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# Improve Your Teaching by Incorporating Other Sports

Rarely will a golf instructor come upon a skilled ball striker who did not attain proficiency at some other sport such as baseball, hockey, soccer or tennis before trying his or her hand at golf. For the vast majority of players, golf was not their first sport. In fact, more often than not, it’s the last sport they pick up. Kids learn to throw, kick, or take cuts in tee-ball years before they’re handed a driver or a 7-iron to swing. When I’m instructing players, I always ask about their prior athletic experience and use their familiarity with other sports to better convey what I’m trying to teach them in golf.

What exactly is that key ingredient that many sports have in common with golf? To me, what stands out is this: Most sports require us to efficiently transfer energy from the heaviest part of the body outward to a lighter part of the body. Once the energy arrives at that outer point, it will continue on through the racquet, bat, stick, etc., or in the case of a sport like soccer, directly into the ball. I see this play out over and over again using 3D motion capture on all types of athletes.

3D motion capture offers a window into what really happens as athletes of all levels try to load up and then release energy in a sporting act. In studying the kinematic sequence of both golfers and other athletes, the similarities are striking.

The first critical event in the sequence, before rotation starts, is the ground-reaction to applied force. Every athlete in every sport initiates motion by pushing into the ground and essentially, having the ground “push back.” This ground-reaction force is what provides the energy to get started.

Picture a pro tennis player about to serve, only picture him on a sheet of ice just thick enough to hold his weight when he stands normally. He begins his motion. By the time the tennis ball reaches its maximum height from the toss, you’ll hear a loud crack. The player, attempting to gather energy in his lower body, will have pressed hard enough against the ice to break it.

Once the ground-reaction force has been released, that energy travels through the rest of the body in an efficient sequence respective to his or her sport. 3D helps us measure that efficiency. Of course we know the best in the world are efficient, but what about the rest of us? Since I devote most of my teaching time to weekend golfers, I see a lot of sequences that are far from what you would call optimal. So what do we do when we have a student who has an inefficient golf motion but a decent background in other sports?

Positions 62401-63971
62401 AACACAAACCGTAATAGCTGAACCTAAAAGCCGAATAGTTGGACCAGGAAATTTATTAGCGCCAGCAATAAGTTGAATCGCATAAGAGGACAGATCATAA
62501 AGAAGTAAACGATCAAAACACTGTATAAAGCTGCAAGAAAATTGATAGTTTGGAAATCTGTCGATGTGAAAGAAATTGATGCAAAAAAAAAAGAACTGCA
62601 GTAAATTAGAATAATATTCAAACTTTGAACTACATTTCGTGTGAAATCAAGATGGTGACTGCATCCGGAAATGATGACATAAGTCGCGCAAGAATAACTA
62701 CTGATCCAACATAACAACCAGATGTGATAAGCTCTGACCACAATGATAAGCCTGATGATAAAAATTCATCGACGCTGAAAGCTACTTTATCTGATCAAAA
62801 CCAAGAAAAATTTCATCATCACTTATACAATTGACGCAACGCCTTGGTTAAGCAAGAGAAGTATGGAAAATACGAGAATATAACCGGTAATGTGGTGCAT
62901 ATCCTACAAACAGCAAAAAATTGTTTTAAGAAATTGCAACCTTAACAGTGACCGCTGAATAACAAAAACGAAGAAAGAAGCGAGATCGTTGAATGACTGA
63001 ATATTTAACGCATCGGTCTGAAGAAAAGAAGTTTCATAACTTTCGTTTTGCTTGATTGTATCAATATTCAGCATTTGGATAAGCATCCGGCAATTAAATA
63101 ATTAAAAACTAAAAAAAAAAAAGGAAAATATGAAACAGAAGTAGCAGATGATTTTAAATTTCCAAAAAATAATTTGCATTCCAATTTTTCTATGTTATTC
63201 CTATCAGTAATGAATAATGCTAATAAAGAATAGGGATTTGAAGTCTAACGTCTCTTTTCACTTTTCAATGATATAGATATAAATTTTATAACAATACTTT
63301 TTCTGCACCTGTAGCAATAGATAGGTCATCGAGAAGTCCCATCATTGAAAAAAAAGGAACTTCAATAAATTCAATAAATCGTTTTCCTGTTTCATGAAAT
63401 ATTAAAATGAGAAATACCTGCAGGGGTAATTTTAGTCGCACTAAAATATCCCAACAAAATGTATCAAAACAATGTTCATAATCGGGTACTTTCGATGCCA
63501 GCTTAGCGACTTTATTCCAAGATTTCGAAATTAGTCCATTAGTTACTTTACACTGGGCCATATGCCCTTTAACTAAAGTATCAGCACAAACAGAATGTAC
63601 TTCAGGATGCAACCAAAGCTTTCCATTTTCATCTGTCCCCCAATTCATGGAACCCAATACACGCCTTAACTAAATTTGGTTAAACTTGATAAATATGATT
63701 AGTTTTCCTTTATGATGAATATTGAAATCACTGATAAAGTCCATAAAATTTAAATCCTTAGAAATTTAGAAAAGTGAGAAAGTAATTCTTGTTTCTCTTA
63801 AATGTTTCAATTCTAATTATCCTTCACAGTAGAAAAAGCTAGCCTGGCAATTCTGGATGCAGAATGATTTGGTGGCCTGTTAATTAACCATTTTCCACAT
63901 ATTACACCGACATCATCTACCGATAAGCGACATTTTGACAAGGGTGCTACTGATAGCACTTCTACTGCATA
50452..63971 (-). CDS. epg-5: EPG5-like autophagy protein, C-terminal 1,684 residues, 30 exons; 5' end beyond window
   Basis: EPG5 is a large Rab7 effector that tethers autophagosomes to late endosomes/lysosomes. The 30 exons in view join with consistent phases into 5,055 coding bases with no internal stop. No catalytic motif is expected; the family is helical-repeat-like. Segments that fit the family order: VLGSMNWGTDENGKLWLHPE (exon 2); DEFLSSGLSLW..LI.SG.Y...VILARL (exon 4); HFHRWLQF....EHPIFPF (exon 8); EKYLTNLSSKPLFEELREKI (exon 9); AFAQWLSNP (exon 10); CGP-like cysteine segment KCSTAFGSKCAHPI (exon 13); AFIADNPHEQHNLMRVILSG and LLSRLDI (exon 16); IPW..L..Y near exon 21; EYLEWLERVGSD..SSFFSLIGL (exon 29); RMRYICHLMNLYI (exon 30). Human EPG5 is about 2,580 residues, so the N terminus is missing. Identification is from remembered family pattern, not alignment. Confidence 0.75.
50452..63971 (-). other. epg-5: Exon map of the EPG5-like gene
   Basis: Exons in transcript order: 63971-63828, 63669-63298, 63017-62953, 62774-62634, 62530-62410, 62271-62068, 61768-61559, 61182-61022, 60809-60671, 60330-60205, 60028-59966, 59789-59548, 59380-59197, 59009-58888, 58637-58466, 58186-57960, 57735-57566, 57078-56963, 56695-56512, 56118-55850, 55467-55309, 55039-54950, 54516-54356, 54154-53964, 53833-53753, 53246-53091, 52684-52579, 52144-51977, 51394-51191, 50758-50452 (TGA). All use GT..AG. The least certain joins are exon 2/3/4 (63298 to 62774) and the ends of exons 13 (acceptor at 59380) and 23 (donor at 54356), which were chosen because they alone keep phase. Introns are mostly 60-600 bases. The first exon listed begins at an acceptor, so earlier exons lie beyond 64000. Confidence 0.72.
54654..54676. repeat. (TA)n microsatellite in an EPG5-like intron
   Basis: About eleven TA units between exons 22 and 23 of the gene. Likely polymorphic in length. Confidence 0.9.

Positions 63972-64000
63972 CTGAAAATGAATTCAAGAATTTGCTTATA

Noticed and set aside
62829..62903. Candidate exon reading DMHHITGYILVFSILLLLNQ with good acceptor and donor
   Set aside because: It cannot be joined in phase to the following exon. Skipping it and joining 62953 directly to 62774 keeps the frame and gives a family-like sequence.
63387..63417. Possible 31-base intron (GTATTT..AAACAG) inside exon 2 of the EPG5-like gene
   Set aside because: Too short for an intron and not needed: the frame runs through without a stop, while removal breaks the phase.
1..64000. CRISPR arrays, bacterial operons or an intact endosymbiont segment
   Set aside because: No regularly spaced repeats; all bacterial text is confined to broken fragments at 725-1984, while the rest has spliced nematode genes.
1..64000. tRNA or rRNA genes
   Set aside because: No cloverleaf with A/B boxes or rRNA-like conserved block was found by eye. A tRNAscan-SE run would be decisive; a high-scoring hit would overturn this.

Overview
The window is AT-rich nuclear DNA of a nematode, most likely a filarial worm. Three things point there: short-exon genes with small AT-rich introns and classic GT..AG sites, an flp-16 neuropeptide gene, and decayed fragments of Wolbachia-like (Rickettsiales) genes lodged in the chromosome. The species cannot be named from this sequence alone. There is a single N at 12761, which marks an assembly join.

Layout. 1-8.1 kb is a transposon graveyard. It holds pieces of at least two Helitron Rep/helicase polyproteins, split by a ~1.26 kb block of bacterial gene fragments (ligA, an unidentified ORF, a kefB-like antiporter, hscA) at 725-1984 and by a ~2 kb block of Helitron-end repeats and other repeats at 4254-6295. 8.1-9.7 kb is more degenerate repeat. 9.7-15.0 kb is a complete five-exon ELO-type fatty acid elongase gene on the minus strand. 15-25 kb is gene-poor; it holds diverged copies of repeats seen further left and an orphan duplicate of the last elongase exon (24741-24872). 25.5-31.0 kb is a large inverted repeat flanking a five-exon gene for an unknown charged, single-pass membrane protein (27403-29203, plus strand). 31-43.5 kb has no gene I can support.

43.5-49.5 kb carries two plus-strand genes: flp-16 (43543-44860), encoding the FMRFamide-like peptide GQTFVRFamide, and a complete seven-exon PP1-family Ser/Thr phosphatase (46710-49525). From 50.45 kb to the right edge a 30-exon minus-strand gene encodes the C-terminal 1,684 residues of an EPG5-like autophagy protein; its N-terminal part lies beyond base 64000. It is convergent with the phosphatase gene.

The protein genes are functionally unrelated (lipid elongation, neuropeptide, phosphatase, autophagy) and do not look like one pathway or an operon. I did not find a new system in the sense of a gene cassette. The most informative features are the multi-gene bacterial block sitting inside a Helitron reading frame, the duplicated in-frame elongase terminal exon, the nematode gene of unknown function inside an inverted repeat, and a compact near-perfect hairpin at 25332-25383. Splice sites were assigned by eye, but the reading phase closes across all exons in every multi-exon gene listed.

I begin by focusing first on what I do not want to do:

1. I do not try to immediately correct the player’s motion with golf technique drills.
2. I do not try to explain what should be done by overly describing the golf swing.

Let’s not forget, the muscles are only capable of doing what the brain tells them to do. Thus, if the sequence is not how we want it to be, then we need to change the athlete’s mental perception first. I’ve observed this tends to happen more quickly and smoothly if I don’t get trapped in traditional golf nomenclature. I focus on their past athletic experience and talk to them in nomenclature they understand.

A great tactic is to set the golf club down and return to their most proficient sport, be it soccer, baseball, football, tennis or virtually any sport. Again, these activities all require efficient sequencing to produce any level of competency and that sequence has many similarities to the golf sequence. The other reason I find it helpful to rely on other sports is that, for the most part, they are not over-coached and over-analyzed the way the golf swing is. We never see Monday Night Football showing us a super-slow-motion replay of Phillip Rivers and his technically awkward throwing motion, telestrated with lines and circles to show correct and incorrect elbow positions or forearm angles. The golfer’s obsession with having a “beautiful” swing is half the problem in the first place, but that’s a topic for another time.

If you were to visit my teaching tee, you would see there are tennis, badminton and squash racquets, hockey sticks, lacrosse sticks, footballs, baseballs, etc.  This is so I can have my students perform skills they are efficient at and work on ingraining the sensations that apply to the golf swing. If the client has no experience with any of these sports, I will always start with throwing or kicking. These two simple motions can beautifully illustrate the basics of the golf swing and how one must move to develop power. Once they can properly throw or kick a ball, we move on to racquets or bats.

When the sports skills I am talking about were originally learned as kids, instinct was relied on. There wasn’t a lot of thinking and analysis. That’s one important reason why these learned motions are valuable assets to go back to and draw upon. Try this out in your coaching and teaching, or apply them to your personal practice regimen. It’s likely you will see and feel dramatic improvements in the efficiency of your swing.

By Liam Mucklow